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ORISE report shows nuclear engineering graduation rates on the rise in 2013

Number of graduate degrees expected to remain consistent, but undergraduate degrees could see decrease come 2015

FOR IMMEDIATE RELEASE
March 3, 2014
FY14-11

OAK RIDGE, Tenn.—The number of college students graduating with majors in nuclear engineering continues to increase, according to a report by the Oak Ridge Institute for Science and Education, which surveyed 32 U.S. universities with nuclear engineering programs. The report, titled Nuclear Engineering Enrollments and Degrees Survey, 2013 Data, includes degrees granted between Sept. 1, 2012 and Aug. 31, 2013.

Graduate, undergraduate nuclear engineering degrees increased from last year

Degrees
Year B.S. M.S. Ph.D.
2013 655 362 147
2012* 610 333 119
2011 524 277 113
2010 443 303 113
2009 395 233 87
2008 454 260 127
2007 413 227 89
2006 346 214 70
2005 268 171 74
2004 219 154 75

*2012 data for five programs estimated by ORISE. See the appendix for more information. Source: Oak Ridge Institute for Science and Education

According to the report, 655 students received bachelor’s degrees with majors in nuclear engineering in 2013—a seven percent increase over 2012 and 25 percent higher than 2011. This is the highest number of bachelor’s degrees reported in 30 years, but still 20 percent below the peak years in the 1970s.

The number of master’s degrees awarded in 2013 with majors in nuclear engineering increased by nine percent over 2012 and by 31 percent over 2011. A total of 362 students received master’s degrees making it the highest since 1980.

The survey data showed that the number of doctorate degrees granted in 2013 was 23.5 percent higher than 2012 and 30 percent higher than in 2011. The total number of Ph.D. degrees awarded in 2013 was 147 making it the highest since 1972 when the number of Ph.D. degrees was reported at 151.

Additionally, the ORISE report breakdown showed that the top three degree-granting programs were Pennsylvania State University, University of Michigan and the University of Tennessee. Pennsylvania State University led the way in the number of nuclear engineering degrees awarded with 85 bachelor’s degrees, 42 master’s degrees and nine doctorate degrees.

Enrollment in nuclear engineering programs declined from last year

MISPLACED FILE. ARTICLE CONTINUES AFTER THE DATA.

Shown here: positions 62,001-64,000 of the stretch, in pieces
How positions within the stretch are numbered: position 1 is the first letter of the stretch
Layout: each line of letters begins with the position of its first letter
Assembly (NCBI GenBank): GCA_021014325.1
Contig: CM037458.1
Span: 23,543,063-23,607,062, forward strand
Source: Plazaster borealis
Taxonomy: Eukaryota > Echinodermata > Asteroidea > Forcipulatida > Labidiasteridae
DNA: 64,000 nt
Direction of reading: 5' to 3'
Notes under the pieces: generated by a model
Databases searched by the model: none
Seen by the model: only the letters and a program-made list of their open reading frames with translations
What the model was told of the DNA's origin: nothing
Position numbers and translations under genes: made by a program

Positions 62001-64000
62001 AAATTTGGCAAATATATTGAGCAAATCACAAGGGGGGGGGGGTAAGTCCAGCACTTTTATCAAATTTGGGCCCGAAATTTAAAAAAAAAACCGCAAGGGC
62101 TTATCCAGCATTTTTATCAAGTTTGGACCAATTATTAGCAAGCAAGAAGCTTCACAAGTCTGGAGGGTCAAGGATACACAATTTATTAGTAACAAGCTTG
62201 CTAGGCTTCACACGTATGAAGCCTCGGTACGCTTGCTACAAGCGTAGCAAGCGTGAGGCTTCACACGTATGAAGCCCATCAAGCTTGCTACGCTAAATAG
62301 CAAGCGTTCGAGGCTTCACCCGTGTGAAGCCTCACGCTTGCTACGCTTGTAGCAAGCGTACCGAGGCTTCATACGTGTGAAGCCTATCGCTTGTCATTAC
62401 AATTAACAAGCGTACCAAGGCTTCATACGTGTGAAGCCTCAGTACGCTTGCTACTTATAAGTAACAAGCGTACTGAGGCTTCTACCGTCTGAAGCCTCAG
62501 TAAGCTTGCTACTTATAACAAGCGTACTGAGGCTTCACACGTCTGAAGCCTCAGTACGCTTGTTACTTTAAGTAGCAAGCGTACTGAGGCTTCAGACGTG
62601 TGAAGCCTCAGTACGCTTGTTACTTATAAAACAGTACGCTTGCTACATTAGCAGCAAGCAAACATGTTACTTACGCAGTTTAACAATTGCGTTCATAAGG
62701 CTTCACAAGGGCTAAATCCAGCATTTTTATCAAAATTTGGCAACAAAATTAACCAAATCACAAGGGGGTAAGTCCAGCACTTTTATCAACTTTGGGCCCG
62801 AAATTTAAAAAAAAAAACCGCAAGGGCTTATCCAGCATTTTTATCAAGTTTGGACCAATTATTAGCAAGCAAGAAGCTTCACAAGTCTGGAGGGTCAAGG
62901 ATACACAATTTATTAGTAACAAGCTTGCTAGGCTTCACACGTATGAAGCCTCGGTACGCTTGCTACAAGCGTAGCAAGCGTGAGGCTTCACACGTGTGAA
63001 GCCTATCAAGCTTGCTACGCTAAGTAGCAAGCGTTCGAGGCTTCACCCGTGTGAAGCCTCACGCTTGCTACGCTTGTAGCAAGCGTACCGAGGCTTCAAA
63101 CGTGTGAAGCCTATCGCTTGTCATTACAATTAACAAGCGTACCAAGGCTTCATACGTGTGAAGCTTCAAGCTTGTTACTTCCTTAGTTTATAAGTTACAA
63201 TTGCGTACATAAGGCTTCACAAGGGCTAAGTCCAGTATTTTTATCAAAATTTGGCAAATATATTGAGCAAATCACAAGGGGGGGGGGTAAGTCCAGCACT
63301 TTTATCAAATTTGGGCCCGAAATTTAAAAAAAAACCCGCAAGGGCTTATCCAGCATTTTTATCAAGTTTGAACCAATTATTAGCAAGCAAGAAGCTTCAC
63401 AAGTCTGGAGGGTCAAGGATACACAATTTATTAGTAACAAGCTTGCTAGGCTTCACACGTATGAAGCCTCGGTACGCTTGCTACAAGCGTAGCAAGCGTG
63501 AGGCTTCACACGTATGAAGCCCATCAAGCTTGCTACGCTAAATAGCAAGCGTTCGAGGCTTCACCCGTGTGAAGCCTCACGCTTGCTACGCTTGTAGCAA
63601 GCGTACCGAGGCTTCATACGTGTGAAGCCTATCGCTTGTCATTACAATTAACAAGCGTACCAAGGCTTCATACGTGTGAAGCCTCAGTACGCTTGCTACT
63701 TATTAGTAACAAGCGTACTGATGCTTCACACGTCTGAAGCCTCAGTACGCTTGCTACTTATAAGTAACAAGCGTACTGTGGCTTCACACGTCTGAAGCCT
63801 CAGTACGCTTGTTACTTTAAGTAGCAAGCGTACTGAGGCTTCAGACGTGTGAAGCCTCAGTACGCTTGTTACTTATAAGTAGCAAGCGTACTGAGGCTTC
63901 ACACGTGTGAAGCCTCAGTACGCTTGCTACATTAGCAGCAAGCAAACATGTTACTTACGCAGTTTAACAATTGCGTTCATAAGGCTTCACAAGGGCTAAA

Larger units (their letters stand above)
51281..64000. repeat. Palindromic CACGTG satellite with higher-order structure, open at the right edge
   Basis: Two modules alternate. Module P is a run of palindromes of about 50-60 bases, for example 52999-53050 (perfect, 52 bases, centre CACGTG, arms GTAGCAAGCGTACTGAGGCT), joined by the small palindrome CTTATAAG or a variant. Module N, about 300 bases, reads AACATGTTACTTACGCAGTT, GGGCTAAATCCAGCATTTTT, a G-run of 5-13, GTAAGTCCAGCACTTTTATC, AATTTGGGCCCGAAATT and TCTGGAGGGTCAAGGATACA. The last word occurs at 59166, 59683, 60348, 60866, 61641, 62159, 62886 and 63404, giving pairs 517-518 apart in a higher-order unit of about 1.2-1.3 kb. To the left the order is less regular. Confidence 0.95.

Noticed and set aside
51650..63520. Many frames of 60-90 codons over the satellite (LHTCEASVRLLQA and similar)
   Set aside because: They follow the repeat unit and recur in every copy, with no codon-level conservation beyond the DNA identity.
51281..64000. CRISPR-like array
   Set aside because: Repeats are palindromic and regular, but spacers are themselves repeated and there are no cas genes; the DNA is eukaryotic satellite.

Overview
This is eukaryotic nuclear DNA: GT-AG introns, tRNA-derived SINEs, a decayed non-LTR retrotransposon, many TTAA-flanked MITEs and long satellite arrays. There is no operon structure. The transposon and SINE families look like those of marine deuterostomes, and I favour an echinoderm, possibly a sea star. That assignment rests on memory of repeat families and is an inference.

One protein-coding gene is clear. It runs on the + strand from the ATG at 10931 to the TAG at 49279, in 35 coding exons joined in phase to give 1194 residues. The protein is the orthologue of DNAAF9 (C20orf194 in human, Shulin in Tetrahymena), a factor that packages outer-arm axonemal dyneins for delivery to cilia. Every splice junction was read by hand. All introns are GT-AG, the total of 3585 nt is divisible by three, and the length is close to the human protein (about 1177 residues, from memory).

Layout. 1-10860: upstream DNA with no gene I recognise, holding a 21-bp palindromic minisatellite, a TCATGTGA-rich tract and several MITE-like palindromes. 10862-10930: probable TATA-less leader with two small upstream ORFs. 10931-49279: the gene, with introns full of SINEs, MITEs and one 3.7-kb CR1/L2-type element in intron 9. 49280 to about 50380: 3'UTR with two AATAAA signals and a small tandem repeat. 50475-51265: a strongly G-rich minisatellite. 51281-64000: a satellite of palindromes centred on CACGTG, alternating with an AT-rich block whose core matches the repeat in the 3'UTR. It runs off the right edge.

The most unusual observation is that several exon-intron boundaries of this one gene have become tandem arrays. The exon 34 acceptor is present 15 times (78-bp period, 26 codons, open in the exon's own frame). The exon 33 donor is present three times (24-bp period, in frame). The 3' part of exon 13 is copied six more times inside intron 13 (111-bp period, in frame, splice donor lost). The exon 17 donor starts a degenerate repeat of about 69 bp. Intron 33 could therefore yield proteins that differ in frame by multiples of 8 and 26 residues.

In 2013, nuclear engineering enrollments for undergraduate and graduate students were down nine percent and five percent, respectively, when compared to 2012. The number of students enrolled in nuclear engineering undergraduate programs in 2013 decreased twice as much below any gains made in 2012 enrollment numbers. This change indicates that while the number of bachelor’s degrees awarded is likely to remain in the 630 to 650 range in 2014, the number of students graduating with bachelor’s degrees in nuclear engineering 2015 will likely decrease to less than 600. The number of graduate degrees is likely to remain within the same range in both 2014 and 2015.

Employment opportunities

The ORISE report also looked at post-graduation plans reported for 2013 graduates and concluded that excluding the unknown/not reported category, most students intend to continue their studies as their next step upon completing their current degree program. For those pursuing employment opportunities, nuclear utilities are reported as having the largest employment numbers for students having obtained a bachelor’s degree. Students with master's degrees tend to seek employment in active duty military, other nuclear-related, nuclear utilities, U.S. Department of Energy (DOE) contractors, other business and the federal government. For Ph.D. graduates, DOE contractor, federal government, and other business each accounted for 10 or more of these graduates.

“The nuclear renaissance is alive and well, but the challenge is making sure we have an adequate supply of nuclear engineering jobs for these graduates,” said Dr. Eric Abelquist, ORAU executive vice president. “Slow economic recovery following the Great Recession in 2009 has dampened electricity demand and low natural gas prices make it a safer bet for utilities to build gas-powered units. Nuclear engineering graduates must be patient and persistent. The jobs will come, albeit more slowly than the nuclear industry had hoped.”

ORISE has collected and/or monitored data on enrollments and degrees in science and energy-related fields of study for DOE and other federal agencies since the mid-1970s. View the full report on featuring 2013 data.

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